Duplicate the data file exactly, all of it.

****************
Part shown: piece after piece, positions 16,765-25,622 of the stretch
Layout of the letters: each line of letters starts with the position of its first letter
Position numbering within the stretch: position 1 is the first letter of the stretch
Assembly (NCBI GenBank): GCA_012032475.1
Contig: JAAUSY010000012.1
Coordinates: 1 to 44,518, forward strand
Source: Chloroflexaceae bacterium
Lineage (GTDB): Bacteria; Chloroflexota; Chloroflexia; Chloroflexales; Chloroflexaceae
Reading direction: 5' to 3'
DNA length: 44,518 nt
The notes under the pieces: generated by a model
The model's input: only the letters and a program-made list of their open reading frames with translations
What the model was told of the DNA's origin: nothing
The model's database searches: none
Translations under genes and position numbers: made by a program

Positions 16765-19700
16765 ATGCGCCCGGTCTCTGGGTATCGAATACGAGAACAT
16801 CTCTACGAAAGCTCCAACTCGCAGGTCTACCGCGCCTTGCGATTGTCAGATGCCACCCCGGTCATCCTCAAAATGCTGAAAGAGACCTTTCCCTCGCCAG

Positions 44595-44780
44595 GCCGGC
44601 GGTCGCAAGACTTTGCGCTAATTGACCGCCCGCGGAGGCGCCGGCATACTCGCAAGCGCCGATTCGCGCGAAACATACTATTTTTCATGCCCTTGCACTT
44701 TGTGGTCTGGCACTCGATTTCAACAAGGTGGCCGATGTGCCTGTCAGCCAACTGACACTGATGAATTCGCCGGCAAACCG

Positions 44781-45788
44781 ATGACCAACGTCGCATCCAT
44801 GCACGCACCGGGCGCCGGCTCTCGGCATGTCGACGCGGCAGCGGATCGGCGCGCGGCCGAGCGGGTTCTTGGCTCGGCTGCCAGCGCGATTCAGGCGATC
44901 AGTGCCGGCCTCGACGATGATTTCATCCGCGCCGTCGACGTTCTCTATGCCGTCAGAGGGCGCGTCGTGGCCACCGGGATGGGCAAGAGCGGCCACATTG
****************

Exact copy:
Part shown: piece after piece, positions 16,765-25,622 of the stretch
Layout of the letters: each line of letters starts with the position of its first letter
Position numbering within the stretch: position 1 is the first letter of the stretch
Assembly (NCBI GenBank): GCA_012032475.1
Contig: JAAUSY010000012.1
Coordinates: 1 to 44,518, forward strand
Source: Chloroflexaceae bacterium
Lineage (GTDB): Bacteria; Chloroflexota; Chloroflexia; Chloroflexales; Chloroflexaceae
Reading direction: 5' to 3'
DNA length: 44,518 nt
The notes under the pieces: generated by a model
The model's input: only the letters and a program-made list of their open reading frames with translations
What the model was told of the DNA's origin: nothing
The model's database searches: none
Translations under genes and position numbers: made by a program

Positions 16765-19700
16765 ATGCGCCCGGTCTCTGGGTATCGAATACGAGAACAT
16801 CTCTACGAAAGCTCCAACTCGCAGGTCTACCGCGCCTTGCGATTGTCAGATGCCACCCCGGTCATCCTCAAAATGCTGAAAGAGACCTTTCCCTCGCCAG

Positions 44595-44780
44595 GCCGGC
44601 GGTCGCAAGACTTTGCGCTAATTGACCGCCCGCGGAGGCGCCGGCATACTCGCAAGCGCCGATTCGCGCGAAACATACTATTTTTCATGCCCTTGCACTT
44701 TGTGGTCTGGCACTCGATTTCAACAAGGTGGCCGATGTGCCTGTCAGCCAACTGACACTGATGAATTCGCCGGCAAACCG

Positions 44781-45788
44781 ATGACCAACGTCGCATCCAT
44801 GCACGCACCGGGCGCCGGCTCTCGGCATGTCGACGCGGCAGCGGATCGGCGCGCGGCCGAGCGGGTTCTTGGCTCGGCTGCCAGCGCGATTCAGGCGATC
44901 AGTGCCGGCCTCGACGATGATTTCATCCGCGCCGTCGACGTTCTCTATGCCGTCAGAGGGCGCGTCGTGGCCACCGGGATGGGCAAGAGCGGCCACATTG